[Excerpt] The employment levels for youth under age 25 have declined markedly in recent years, including in the wake of the recession that extended from December 2007 through June 2009. Certain young people in particular—including those from low-income families, high school dropouts, foster youth, and other at-risk populations—face barriers to completing school and entering the workforce. Since the 1960s, federal job training programs and policies have sought to connect these youth to education and employment pathways. Contemporary federal youth employment programs with this same purpose are authorized under the Workforce Investment Act (WIA) of 1998 (P.L. 105-220). These programs provide a range of services and supports to youth. They include the Youth Activities (Youth) formula grant program; Job Corps; YouthBuild; the Reintegration of Ex-Offenders program, which includes a youth component; and the Youth Opportunity Grant (YOG) program. Some of the programs concentrate on specific job trades and/or serve targeted at-risk populations. Based on funding, Job Corps and the Youth program are the largest.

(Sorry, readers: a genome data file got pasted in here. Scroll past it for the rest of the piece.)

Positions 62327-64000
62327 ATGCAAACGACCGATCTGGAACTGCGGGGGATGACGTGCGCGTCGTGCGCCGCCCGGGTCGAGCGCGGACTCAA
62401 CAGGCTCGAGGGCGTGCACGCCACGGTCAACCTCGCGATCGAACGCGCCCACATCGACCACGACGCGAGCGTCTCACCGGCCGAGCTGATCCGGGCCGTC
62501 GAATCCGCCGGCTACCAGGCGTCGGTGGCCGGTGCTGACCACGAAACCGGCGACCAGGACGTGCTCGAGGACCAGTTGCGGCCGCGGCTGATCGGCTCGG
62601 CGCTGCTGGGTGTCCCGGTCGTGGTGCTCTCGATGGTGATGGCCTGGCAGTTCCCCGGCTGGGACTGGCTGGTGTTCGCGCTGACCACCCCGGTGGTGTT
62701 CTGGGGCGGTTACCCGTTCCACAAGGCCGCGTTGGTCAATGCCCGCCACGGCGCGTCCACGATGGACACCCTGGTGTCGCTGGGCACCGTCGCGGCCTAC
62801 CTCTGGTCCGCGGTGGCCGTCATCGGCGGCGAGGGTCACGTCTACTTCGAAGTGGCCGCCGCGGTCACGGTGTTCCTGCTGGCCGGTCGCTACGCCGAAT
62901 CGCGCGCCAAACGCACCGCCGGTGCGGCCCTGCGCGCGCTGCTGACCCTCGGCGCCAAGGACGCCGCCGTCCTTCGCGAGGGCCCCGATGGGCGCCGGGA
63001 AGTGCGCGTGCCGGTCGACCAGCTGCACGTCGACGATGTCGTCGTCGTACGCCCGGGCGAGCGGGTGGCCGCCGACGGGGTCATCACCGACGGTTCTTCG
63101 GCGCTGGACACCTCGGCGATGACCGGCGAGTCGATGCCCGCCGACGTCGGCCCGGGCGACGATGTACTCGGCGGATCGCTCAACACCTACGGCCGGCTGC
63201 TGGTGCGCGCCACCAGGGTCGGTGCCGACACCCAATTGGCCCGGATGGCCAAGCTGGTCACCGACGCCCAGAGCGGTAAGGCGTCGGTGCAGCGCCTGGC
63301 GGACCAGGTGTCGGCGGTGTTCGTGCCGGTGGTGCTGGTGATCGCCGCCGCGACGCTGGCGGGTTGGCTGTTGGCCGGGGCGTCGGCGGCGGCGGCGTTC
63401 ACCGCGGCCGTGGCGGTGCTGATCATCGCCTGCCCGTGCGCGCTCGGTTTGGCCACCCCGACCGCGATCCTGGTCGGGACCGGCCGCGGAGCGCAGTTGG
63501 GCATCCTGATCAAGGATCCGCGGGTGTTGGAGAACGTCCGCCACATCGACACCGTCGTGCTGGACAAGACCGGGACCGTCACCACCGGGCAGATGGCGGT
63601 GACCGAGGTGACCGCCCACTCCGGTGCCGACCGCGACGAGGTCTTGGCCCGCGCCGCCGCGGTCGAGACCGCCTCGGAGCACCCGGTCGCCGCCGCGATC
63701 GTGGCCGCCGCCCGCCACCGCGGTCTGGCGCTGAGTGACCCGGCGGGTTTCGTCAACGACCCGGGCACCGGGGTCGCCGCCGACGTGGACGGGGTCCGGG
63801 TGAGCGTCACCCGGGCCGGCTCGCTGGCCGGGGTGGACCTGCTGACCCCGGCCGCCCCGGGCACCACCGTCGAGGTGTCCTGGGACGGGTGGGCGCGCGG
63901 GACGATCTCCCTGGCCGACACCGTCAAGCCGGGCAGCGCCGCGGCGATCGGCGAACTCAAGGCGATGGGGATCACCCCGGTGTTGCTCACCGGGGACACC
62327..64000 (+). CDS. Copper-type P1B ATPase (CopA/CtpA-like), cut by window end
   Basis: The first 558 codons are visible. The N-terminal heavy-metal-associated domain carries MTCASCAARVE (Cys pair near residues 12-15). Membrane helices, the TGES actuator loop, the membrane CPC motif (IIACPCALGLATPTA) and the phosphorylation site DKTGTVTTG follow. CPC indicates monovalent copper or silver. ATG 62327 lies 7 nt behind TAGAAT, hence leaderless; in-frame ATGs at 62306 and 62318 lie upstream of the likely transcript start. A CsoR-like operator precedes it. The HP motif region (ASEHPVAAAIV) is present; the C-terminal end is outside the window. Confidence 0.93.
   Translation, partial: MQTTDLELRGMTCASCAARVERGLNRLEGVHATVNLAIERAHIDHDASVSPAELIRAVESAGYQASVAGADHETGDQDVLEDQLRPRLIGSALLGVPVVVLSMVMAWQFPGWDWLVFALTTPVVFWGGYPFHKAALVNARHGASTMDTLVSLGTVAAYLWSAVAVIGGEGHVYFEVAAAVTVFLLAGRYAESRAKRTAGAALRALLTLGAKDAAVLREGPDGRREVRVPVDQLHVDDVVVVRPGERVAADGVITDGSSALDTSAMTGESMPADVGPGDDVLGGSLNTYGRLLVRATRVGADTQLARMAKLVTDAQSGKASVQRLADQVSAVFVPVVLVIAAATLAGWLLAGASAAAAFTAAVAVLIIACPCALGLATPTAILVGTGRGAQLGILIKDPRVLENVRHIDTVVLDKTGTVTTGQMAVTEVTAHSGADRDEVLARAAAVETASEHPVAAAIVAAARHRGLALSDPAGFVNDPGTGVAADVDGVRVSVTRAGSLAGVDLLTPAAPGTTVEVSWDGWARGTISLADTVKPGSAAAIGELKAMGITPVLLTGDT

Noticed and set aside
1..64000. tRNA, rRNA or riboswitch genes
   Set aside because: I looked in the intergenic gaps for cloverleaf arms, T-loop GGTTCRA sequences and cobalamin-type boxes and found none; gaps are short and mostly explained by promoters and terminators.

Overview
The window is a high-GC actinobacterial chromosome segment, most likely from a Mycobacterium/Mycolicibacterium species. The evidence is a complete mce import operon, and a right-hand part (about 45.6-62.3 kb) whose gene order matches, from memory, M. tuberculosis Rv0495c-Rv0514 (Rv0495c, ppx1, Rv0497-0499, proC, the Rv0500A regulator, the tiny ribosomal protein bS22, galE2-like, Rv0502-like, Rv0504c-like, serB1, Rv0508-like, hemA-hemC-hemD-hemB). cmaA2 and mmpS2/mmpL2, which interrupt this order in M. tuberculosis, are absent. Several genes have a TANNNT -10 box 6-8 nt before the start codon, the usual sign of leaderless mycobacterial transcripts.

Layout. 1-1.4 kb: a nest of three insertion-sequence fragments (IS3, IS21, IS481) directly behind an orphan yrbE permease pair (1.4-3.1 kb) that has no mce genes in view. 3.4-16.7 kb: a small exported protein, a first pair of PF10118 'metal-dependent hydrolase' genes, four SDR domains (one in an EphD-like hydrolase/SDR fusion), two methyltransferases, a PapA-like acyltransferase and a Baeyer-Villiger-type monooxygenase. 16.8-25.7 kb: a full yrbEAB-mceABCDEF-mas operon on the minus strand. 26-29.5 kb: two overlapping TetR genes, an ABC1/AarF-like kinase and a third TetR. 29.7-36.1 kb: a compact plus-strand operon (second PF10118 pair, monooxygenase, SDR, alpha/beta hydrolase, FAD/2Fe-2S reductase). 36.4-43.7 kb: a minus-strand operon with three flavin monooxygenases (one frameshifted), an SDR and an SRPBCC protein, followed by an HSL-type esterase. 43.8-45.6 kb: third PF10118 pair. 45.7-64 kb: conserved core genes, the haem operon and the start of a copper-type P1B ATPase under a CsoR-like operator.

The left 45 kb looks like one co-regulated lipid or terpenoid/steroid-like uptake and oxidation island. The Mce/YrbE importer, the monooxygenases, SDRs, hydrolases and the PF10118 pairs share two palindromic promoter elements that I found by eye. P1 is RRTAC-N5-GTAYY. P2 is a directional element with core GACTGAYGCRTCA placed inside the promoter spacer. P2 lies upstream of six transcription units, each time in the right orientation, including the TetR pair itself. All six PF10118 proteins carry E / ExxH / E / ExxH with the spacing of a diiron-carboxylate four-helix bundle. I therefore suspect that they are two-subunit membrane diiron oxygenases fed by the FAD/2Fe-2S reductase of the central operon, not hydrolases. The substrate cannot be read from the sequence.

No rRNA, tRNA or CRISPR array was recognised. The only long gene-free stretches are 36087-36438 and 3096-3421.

This report provides an overview of federal employment programs for vulnerable young people. It begins with a discussion of the current challenges in preparing all youth today for the workforce. The report then provides a chronology of job training and employment programs for at-risk youth that began in the 1930s and were expanded or modified from the 1960s through the 1990s. It goes on to discuss the five youth programs authorized under WIA, and draws comparisons between these programs. Following this section is a detailed discussion of each of the programs.